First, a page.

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One of my grandsons, when he was about seven, liked to tell a story about two cows in a field. One cow said "Moo," to which the other irritably replied: "Oh, I was just about to say that." That is an example of the kind of innocent joke that one hardly ever hears nowadays. It is not "cutting edge". It does not "push at the boundaries". It is just pleasantly funny in a completely unchallenging kind of way.

Jokes of this kind were popular with my parents' generation but are now rarely told by anyone except children. My father used to like one about two pigeons that had arranged to meet in Trafalgar Square. One of them was late and, when asked what had happened, said: "It was such a lovely day that I thought I would walk." And then there was his one about the frog saying when God created him: "Oh Lord, how you made me jump!"

My mother's jokes were a little sharper, but still a great distance from the boundaries at which people nowadays are so keen to push. She had one about a man who had gone for an audition with a singing teacher. Given the thumbs-down, he turned sadly to the teacher and said: "Could I just ask you one thing? Am I a bass or a baritone?" "No," was the teacher's simple reply. My mother would also tell how an unsuitable man put up by her father for membership of the Athenaeum Club had been blackballed. "Were there many blackballs?" he asked. "Have you ever seen caviar?" came the answer.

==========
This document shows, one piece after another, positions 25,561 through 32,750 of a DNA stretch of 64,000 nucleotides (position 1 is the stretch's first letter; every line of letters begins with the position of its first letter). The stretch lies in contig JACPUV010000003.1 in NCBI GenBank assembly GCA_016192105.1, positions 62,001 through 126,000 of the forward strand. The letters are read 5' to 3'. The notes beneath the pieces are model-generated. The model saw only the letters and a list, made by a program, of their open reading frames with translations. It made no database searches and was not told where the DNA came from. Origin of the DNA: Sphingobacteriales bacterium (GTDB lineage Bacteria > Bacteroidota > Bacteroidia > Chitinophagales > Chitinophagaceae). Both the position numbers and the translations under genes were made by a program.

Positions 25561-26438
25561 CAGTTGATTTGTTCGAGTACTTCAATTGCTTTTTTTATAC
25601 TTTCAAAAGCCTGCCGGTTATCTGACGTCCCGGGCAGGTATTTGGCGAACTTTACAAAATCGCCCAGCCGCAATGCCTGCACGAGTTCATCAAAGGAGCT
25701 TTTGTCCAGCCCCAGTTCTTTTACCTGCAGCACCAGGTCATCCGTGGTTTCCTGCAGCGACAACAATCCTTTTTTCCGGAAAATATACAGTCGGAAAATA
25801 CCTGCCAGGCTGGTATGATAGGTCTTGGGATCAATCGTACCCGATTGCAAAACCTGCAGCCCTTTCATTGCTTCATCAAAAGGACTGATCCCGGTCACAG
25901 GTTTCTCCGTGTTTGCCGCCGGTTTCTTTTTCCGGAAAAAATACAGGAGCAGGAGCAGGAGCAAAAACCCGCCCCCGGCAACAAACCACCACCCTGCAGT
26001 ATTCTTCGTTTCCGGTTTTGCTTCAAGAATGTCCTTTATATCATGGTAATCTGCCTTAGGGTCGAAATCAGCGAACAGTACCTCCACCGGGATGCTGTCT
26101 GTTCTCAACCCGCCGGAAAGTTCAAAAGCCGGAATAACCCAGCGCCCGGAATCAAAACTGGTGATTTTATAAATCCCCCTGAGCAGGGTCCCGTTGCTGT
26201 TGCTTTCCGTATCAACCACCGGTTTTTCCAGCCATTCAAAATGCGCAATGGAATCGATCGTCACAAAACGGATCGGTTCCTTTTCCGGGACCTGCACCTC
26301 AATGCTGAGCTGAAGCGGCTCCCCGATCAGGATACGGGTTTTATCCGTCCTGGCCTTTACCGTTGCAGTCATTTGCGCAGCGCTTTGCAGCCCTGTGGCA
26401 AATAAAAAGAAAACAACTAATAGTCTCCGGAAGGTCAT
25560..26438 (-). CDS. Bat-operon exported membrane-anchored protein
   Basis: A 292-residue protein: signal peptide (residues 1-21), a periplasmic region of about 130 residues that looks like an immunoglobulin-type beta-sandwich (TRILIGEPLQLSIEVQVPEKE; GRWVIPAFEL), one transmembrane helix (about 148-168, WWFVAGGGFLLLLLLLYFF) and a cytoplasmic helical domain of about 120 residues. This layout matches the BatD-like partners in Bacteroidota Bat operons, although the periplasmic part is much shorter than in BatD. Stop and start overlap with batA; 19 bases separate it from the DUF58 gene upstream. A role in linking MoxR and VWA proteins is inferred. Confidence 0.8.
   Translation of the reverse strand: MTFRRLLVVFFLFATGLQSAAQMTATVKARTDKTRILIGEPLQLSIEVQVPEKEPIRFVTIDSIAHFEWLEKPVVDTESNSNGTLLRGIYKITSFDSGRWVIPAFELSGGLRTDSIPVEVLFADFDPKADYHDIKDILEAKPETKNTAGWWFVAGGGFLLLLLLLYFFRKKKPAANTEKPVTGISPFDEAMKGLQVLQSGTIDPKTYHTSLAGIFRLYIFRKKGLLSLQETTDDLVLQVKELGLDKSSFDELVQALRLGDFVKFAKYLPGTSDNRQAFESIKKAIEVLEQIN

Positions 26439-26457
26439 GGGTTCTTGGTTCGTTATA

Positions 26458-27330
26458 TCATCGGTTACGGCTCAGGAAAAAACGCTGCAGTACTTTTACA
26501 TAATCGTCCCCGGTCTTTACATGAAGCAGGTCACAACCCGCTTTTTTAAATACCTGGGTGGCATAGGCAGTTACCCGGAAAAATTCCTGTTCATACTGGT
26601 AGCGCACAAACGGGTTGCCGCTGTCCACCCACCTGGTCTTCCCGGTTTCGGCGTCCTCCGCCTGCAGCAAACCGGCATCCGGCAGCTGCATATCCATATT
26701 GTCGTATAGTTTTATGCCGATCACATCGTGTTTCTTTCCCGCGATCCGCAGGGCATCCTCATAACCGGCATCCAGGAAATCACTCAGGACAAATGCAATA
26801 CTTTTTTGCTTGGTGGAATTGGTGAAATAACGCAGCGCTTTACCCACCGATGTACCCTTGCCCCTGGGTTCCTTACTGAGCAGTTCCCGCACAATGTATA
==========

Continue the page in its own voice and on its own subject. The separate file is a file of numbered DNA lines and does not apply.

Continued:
Humour of the absurd, of which Lewis Carroll was a master, deserves to have a comeback. Parody and satire, as practised by Craig Brown and Private Eye, still contribute greatly to the gaiety of the nation, but too much of what passes for comedy on radio and television today is just vulgar and cruel. And such "cutting-edge humour" is especially lowering in grim economic times. What we now need to cheer us are kindly jokes with no targets or victims.

Here's another one of my father's (though perhaps not his funniest): two residents of a lunatic asylum are sitting in deckchairs by the sea when a passing seagull releases a dropping on to the bald head of one of them. An attentive warder says he will run and get some lavatory paper. "He must be as crazy as we are," says the other lunatic. "By the time he gets back, the seagull will be miles away."

Susan Hill
January 7th, 2009
5:01 PM
My favourite has long been, 'What did the ear wig say as it fell off the wall ?' 'ear-wig go' It still makes me laugh after sixty odd years since my Great Aunt told it to me.

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